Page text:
I live in NJ and need help with my parents in Arizona. My mother needs to go to rehab, and the one we arranged will suddenly not take her. Any suggestions?


My 84 year old mother and 86 year old father live in Mesa, AZ. My mother has fallen many times, and it has weakened her greatly. She is on dialysis, has diabetes, and has been in the hospital for 2 weeks while her blood pressure, which is low, is regulated. We had a rehab set up for her, but they suddenly rejected her, and left us hanging. My parents live by themselves, and the rest of the family is on the East Coast. We are looking for a geriatric case manager to help navigate and be an advocate for my mother. Any suggestions on how to approach? Our caregiving is just now reaching an urgent point. Thanks for any help you can offer.



p.s. I live in Arizona and may be able to answer questions specific to Arizona.
Helpful Answer (1)
Reply to jjariz

Your new best friend needs to be your Mother's case manager at the hospital (or rehab if she's there). It is his/her job to ensure that your Mother is discharged to a suitable living arrangement that will be safe for her. If Medicaid is part of that equation (because of low income/assets) they will take that into consideration. S/he will be able to find out why the facility rejected Mom. Most likely too much care needed or financial.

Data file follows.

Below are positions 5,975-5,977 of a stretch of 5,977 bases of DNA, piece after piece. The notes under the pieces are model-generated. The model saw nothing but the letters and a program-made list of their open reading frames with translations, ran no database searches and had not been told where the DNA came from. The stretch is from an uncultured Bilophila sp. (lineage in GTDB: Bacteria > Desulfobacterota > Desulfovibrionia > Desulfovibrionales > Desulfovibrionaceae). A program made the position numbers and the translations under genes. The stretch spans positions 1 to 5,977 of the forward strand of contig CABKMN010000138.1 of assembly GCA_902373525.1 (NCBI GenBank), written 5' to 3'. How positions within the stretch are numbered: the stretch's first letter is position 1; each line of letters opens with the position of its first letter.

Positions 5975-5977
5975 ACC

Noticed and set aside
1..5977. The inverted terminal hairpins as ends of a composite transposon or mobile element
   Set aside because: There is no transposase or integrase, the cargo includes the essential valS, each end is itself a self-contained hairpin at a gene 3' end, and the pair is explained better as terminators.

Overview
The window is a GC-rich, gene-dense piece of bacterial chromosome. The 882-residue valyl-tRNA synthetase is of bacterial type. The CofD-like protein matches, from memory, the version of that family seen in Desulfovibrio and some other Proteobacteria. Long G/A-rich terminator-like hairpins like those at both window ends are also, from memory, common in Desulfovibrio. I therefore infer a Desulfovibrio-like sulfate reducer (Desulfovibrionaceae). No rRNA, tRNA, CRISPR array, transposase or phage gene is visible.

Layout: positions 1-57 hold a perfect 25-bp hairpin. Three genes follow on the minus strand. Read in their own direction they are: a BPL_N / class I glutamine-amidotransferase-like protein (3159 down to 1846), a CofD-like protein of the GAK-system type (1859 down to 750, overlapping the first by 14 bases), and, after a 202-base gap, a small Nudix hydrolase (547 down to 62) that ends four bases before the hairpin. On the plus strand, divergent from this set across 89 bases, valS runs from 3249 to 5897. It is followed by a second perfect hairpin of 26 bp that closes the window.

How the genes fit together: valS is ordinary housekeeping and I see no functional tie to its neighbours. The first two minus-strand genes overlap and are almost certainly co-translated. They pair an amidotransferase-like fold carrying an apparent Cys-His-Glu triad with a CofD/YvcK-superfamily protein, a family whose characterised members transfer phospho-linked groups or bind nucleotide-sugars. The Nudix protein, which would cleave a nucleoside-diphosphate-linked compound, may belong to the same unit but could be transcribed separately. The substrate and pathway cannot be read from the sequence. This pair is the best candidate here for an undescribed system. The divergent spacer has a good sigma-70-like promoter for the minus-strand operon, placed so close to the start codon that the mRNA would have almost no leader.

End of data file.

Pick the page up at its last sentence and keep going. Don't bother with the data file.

Helpful Answer (2)
Reply to jjariz

I think you have a right to know what caused the rejection. It might help find another place that's suitable, or if the denial could be a red flag of something. Best to find out what's behind that.

My guess is that the dialysis might be too much for a SNF to handle. If so, ask the hospital SW what facilities have the capacity to handle dialysis. That's one of the discharge planner's functions - to help find a suitable post-hospitalization placement.

Is this next placement considered to be a short one, i.e., a rehab, followed by AL, or some type of long term care facility?

You might also ask the doctor handling the dialysis about placements; I would think if he/she treats diabetes, he/she would know something about which kinds of SNFs would accept dialysis patients.

Are you by any chance near a city with teaching hospitals? The care can be of a higher standard, and more resources available.

Good luck. This must be frustrating. But the hospital has an obligation to help find a placement.
Helpful Answer (4)
Reply to GardenArtist

Has anyone spoken with the hospital social worker? They typically navigate the rehab.
good idea to get a geriatric case manager. Some health plans also offer phone assistance you might tie into.
Helpful Answer (2)
Reply to geewiz